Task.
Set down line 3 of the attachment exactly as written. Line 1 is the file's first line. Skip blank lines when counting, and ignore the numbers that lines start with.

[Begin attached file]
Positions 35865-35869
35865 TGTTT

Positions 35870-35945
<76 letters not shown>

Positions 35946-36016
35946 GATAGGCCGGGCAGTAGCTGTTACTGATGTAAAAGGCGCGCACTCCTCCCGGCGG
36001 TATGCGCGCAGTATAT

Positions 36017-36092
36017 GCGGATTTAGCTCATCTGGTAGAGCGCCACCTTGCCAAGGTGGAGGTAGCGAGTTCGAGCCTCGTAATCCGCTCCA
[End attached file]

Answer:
Positions 35870-35945